Stocko Fasteners participated in the cartel as an independent company from 1991 until 1997, when it was acquired by the YKK Group and renamed YKK Stocko Fasteners. It continued to participate in the cartel until 2001. YKK Stocko Fasteners was fined €19.25 million for its participation in the cartel from 1991 to 1997, calculated on the basis of the YKK Group’s turnover. The YKK Group companies (including YKK Stocko Fasteners) were fined €49 million jointly and severally for the period 1997 to 2001.
These fines were upheld by the EU General Court and the YKK Group appealed to the CJEU, inter alia, against the fine imposed on YKK Stocko Fasteners. The YKK Group argued that the limit on fines of 10 per cent of total turnover prescribed by Article 23(2) of Regulation (EC) No 1/2003 should have been applied only to YKK Stocko Fasteners’ turnover and not to the turnover of the whole YKK Group. The fine of €19.25 million imposed on YKK Stocko Fasteners amounted to significantly more than 10 per cent of that company’s total turnover in 2006, the business year preceding the imposition of the fine.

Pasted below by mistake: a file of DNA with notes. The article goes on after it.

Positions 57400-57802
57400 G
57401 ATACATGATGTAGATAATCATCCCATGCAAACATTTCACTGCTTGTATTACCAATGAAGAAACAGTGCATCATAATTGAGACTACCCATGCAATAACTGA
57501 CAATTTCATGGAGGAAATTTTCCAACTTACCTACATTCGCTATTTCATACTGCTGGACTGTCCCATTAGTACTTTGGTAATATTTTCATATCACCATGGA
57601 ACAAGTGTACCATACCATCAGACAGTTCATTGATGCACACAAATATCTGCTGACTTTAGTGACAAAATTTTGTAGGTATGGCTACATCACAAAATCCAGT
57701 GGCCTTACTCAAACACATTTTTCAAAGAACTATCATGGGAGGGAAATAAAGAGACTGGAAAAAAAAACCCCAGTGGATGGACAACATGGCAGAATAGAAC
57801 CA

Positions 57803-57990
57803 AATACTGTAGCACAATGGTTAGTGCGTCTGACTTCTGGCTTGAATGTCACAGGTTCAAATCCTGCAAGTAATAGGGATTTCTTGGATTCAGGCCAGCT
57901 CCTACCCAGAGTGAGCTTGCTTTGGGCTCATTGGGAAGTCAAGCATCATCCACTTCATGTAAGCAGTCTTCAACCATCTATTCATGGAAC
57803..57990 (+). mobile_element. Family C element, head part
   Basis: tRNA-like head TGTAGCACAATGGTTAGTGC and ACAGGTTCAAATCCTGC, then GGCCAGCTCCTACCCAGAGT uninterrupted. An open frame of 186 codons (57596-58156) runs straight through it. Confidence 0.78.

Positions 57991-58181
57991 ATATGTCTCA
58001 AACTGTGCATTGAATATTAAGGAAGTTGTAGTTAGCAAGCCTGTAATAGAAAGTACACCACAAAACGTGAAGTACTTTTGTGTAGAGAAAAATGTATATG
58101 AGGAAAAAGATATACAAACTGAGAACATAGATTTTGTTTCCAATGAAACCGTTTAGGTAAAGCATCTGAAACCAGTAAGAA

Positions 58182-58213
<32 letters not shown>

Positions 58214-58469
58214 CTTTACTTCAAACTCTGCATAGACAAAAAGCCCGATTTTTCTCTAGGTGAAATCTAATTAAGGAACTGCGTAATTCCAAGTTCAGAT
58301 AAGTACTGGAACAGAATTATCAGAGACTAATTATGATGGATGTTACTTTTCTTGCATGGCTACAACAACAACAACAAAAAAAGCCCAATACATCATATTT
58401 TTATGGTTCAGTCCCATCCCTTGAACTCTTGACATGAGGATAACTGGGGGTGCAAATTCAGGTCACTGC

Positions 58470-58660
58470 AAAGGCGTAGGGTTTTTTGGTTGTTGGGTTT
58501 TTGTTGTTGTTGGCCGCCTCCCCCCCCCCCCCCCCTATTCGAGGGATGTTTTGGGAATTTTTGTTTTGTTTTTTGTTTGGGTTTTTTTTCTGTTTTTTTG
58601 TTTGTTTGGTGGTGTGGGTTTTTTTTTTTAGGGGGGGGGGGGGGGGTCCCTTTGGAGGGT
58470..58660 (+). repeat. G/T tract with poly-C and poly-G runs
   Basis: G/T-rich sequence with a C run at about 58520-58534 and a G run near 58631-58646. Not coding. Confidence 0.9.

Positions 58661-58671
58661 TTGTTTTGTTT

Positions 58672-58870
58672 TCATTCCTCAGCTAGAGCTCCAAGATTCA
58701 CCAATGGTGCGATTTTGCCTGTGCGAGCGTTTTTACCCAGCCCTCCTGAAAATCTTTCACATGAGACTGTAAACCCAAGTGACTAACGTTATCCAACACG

The CJEU’s Ruling
The CJEU observed that Article 23(2) of Regulation (EC) No 1/2003 provides that “For each undertaking… participating in the infringement, the fine shall not exceed 10 per cent of its total turnover in the preceding business year” (authors’ emphasis). Stocko Fasteners was a separate undertaking until its acquisition by the YKK Group in 1997, so the CJEU found the Commission was wrong to treat YKK Stocko Fasteners and the rest of the YKK Group as a single undertaking for the purposes of the 10 per cent limit. In fact, if YKK Stocko Fasteners did not pay the €19.25 million fine, the Commission could not enforce payment by the rest of the YKK Group.
The CJEU consequently decided to set aside the General Court’s judgment and annul the Commission’s decision, and reduced the fine imposed on YKK Stocko Fasteners to €2.79 million. This figure corresponded with 10 per cent of its turnover as a YKK subsidiary in 2006, the year preceding the imposition of the fine, less an allowance for leniency.
Over recent years, the way fines against cartels are calculated and attributed has become ever more hotly debated. In most cases, the central issue has been the attribution of the fine to parent companies for infringements by their subsidiaries, or to shareholding partners for infringements committed by their joint ventures before or after the acquisition of a stake in the venture.
The YKK case is valuable in this context in that it provides clear and unequivocal guidance on the application of the 10 per cent cap to fines imposed on companies that have changed ownership at some point during the period a cartel existed. This ruling is, therefore, an important development that should be welcomed, noted and borne in mind in any future cases where successive ownership and responsibilities are at stake.